Is the Polio Vaccine Still Required in U.S. and Why Was OPV Stopped?

Polio returned to the headlines this week after the first case of the disease in the United States for nearly a decade was detected in New York. While vaccines for polio have existed for years, there is no federal law requiring mandating the vaccine.

Polio is a disease caused by the highly infectious poliovirus that can cause paralysis and death in severe cases.

Widespread use of polio vaccines, which began in the 1950s, helped to eradicate polio across most of the world, including the United States, although sporadic cases do still occur in countries even where the disease has technically been wiped out. The virus is endemic to some parts of the world—polio cases are still detected in Afghanistan and Pakistan, for example.

Polio vaccines are highly effective at protecting against the disease. In the United States, the first polio vaccine became available in 1955. There are two types of polio vaccine: the oral poliovirus vaccine (OPV) and the inactivated poliovirus vaccine (IPV), although only the latter is still used in the United States.

Is the polio vaccine still required in the U.S.?

The IPV vaccine, which is the only one used in the U.S., provides around 90 percent immunity against all three types of poliovirus after two doses, and at least 99 percent immunity after three doses, according to the Centers for Disease Control and Prevention (CDC).

The polio vaccine
Widespread vaccination efforts have helped to eradicate polio across much of the world. Stock image of a health care worker administering the polio vaccine. iStock

While there is no federal law that requires people to get this vaccine, which is given by a shot in the arm or leg depending on the person's age, all 50 states and the District of Columbia have state laws requiring children who are entering childcare or public schools to have this vaccination.

The CDC recommends that all children get four doses of IPV: one at two months old, one at four months old, one at six through 18 months old, and a final shot at four through six years old.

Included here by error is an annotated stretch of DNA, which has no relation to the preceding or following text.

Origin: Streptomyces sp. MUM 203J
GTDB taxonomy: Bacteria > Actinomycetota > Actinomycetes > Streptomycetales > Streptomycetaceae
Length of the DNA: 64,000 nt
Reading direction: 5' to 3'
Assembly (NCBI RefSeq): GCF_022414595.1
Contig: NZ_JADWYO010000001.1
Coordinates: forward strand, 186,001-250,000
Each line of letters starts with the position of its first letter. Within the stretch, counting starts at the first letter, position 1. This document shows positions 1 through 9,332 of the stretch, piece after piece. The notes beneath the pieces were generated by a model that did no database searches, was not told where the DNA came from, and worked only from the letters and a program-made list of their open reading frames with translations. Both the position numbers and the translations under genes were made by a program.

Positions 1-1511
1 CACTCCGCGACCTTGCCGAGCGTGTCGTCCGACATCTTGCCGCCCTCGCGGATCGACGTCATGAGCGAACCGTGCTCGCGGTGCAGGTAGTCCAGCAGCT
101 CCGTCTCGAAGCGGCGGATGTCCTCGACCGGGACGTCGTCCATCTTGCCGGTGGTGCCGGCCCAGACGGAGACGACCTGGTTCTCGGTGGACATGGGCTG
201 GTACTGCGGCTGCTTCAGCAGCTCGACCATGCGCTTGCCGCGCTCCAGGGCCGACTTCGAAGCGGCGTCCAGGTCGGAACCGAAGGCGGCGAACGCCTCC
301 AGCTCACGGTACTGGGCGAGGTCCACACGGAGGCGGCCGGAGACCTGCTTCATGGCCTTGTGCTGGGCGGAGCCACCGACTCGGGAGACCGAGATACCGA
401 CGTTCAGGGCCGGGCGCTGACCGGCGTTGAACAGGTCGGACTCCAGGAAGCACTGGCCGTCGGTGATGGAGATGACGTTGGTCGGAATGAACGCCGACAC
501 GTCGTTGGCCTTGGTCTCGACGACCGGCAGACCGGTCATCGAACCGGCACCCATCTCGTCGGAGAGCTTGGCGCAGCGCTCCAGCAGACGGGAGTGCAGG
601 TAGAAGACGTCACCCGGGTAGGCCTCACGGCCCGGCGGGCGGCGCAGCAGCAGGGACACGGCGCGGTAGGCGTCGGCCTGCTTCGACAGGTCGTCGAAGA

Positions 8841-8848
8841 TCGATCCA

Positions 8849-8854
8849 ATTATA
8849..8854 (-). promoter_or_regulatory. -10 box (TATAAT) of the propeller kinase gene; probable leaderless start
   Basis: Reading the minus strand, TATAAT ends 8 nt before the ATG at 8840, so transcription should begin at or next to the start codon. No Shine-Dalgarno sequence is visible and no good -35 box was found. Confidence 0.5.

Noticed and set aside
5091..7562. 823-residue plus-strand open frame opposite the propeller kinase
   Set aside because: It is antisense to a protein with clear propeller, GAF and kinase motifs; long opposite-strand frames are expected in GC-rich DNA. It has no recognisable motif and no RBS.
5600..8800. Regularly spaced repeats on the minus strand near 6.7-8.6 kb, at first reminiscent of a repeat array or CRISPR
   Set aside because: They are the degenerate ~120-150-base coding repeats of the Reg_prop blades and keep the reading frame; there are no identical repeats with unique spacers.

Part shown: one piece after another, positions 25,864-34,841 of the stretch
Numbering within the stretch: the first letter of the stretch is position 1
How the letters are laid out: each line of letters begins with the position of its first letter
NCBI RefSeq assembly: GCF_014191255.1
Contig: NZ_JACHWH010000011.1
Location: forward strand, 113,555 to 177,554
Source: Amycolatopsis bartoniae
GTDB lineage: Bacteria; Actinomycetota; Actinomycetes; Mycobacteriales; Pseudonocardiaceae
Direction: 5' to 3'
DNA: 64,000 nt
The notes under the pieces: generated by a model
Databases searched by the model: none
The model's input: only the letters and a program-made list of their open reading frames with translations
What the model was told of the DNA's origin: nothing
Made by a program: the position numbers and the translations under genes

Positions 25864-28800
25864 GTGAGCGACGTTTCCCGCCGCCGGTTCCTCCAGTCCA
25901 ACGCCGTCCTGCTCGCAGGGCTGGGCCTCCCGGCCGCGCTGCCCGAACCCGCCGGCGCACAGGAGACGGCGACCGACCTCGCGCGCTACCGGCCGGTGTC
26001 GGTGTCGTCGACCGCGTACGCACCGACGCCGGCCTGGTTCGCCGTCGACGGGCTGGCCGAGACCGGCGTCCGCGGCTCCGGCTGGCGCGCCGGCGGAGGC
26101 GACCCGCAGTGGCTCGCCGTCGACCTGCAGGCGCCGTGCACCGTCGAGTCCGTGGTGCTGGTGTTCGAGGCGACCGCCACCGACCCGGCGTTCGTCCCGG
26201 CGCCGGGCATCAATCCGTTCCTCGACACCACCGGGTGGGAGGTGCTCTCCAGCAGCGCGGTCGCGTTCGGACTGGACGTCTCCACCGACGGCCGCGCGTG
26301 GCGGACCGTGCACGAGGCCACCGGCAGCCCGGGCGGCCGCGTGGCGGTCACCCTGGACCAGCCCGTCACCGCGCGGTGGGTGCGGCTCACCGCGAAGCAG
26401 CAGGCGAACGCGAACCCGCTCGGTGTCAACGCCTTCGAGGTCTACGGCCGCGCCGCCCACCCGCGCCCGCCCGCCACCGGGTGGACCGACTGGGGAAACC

Health officials say the best way to keep the United States free of polio is to maintain high levels of immunity through vaccination efforts.

In most cases, adults today would likely have been vaccinated against polio as children and, thus, do not need to get the polio vaccine. However, the CDC recommends that certain groups who have never been vaccinated against the disease should consider getting three doses of IPV.

These groups include people who are traveling to a country with a higher risk of contracting polio, people who work in labs who may be exposed to samples containing polioviruses and health care workers treating potential polio patients.

Why was the use of OPV stopped in the U.S.?

In the U.S., the use of the OPV vaccine was stopped in 2000, although it is still used in many parts of the world.

The OPV vaccine contains live polio virus, albeit in a weakened form, and is highly effective at protecting against the disease. In fact, OPV tends to be more effective than IPV at mitigating the spread of the disease between people.

However, in extremely rare cases, the weakened virus in the OPV vaccine has mutated into a form capable of causing disease. As a result, U.S. health authorities switched to only using the IPV vaccine in 2000, which contains an inactivated form of the poliovirus and, thus, cannot cause disease.